Wlliam Gilmore Simms
The History of South Carolina, From Its First European Discovery to Its Erection into a Republic >> Chapter VII >> Page 64

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Page 64

History | S. Babcock & Co. | 1840
rather than nations, and belonged to a few mighty families which dwelt permanently in the interior. They were tributaries of one or other of the several nations of Muscoghees, Cherokees, Catawbas, Choctaws, and Chickasaws, among which the territory of the Carolinas was divided, and perhaps frequently disputed. These Indians, united, could probably bring fifty thousand men into the field. The Muscoghees and Catawbas were the most warlike ; the Cherokees were as numerous as either, but not esteemed so brave. The Choctaws and Chickasaws seem to have been less stationary than these tribes, and most probably resembled those roving bands of the west, who drew their stakes and changed their habitations with the progress of the seasons.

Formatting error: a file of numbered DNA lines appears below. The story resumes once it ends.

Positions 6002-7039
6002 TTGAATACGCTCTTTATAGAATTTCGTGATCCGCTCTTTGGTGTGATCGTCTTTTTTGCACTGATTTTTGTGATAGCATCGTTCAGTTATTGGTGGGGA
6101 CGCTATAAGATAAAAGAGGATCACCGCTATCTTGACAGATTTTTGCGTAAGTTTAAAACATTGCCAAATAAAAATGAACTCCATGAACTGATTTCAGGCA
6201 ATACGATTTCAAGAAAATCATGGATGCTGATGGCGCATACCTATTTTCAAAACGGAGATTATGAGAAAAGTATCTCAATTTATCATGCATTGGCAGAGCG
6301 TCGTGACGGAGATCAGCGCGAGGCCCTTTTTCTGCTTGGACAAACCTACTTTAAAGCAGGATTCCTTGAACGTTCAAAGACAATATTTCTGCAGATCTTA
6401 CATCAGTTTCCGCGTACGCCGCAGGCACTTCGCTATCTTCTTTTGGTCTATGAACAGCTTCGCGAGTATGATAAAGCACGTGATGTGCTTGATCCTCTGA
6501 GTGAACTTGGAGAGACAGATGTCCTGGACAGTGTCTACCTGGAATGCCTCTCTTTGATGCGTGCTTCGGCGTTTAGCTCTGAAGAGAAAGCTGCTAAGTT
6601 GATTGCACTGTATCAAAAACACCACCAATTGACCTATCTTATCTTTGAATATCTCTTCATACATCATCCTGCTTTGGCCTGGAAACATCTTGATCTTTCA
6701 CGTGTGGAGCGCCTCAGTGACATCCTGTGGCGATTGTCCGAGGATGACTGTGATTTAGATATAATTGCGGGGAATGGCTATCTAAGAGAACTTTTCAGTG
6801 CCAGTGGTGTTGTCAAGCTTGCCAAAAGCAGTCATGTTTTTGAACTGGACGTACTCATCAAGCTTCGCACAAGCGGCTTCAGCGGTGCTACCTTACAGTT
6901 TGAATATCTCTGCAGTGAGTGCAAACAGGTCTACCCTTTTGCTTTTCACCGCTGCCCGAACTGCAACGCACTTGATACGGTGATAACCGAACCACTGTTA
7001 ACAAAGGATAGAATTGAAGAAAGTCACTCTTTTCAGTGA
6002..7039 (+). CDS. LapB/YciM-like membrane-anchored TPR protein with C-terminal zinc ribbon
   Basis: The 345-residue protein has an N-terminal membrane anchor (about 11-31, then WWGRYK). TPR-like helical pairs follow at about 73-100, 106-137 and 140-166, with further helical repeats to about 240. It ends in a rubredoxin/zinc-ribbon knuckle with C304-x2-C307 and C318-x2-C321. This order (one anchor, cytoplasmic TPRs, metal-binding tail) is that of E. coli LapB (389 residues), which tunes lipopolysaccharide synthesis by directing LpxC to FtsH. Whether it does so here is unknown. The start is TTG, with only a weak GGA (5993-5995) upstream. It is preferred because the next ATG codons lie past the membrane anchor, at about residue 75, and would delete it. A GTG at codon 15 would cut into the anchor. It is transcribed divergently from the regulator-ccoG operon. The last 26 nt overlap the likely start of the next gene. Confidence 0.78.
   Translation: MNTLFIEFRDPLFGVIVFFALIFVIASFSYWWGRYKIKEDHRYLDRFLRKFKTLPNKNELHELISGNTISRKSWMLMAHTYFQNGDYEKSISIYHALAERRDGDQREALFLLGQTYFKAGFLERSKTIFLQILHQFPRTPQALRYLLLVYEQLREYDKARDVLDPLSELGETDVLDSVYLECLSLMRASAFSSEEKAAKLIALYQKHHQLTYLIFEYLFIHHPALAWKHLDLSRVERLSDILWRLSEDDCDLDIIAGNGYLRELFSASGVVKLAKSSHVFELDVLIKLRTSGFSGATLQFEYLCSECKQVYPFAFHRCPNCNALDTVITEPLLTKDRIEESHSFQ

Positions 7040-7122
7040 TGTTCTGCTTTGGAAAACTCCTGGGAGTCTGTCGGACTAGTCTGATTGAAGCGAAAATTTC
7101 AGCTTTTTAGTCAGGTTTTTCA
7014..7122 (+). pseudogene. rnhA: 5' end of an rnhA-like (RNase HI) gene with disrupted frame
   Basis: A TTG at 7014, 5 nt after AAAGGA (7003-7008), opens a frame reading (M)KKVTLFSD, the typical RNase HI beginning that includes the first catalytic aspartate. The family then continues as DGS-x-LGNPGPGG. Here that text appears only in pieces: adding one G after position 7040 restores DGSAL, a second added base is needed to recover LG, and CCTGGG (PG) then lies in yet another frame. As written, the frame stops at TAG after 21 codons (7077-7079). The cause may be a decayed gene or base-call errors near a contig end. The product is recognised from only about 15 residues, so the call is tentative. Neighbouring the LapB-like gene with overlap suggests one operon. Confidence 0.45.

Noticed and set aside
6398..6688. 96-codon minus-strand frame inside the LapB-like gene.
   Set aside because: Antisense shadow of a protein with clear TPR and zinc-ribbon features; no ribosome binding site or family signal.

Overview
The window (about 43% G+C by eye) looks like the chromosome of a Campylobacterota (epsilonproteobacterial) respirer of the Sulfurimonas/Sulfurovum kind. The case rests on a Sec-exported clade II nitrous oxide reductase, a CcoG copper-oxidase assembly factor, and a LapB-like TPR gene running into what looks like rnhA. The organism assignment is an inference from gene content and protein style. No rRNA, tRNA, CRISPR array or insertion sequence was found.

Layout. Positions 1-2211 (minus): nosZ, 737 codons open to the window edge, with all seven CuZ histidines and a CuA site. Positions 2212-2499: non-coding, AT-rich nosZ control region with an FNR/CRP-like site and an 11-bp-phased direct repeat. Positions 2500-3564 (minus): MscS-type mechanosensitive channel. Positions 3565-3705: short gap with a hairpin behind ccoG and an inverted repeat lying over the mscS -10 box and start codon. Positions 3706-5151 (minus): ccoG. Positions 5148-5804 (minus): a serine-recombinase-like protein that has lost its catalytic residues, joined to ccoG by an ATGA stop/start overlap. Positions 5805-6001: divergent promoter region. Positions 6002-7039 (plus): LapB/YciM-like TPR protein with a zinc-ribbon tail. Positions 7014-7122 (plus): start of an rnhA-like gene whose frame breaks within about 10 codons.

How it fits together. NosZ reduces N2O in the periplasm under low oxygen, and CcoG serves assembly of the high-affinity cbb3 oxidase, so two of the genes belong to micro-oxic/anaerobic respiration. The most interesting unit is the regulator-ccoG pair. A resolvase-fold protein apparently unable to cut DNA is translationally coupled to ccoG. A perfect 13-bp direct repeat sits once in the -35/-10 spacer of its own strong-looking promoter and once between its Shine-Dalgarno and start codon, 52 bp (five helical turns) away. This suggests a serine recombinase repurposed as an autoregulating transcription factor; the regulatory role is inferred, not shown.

To the infant colony of Carolina, these nations, or the tributary tribes which owned their sway, suggested constant alarm and danger. The Westo and Stono tribes as they were most contiguous, seem to have been the most troublesome. Their assaults were doubly danger-, ous and annoying, as it was found so difficult to provide against them. The superiority of the musket over the bow and arrow was very small. Concealed in the thicket in which he has almost grown a part and is a native, the Indian launches his shaft ere the European has dreamed of the presence of an enemy. Its leaves hide him from the aim, and its mighty trees effectually shield him from the bullet which the angry stranger sends in reply, He ranges the woods in safety while the invader sleeps ; and the swamps, in the atmosphere of which European life stagnates and perishes, yield a congenial element to him. Thus circumstanced in con-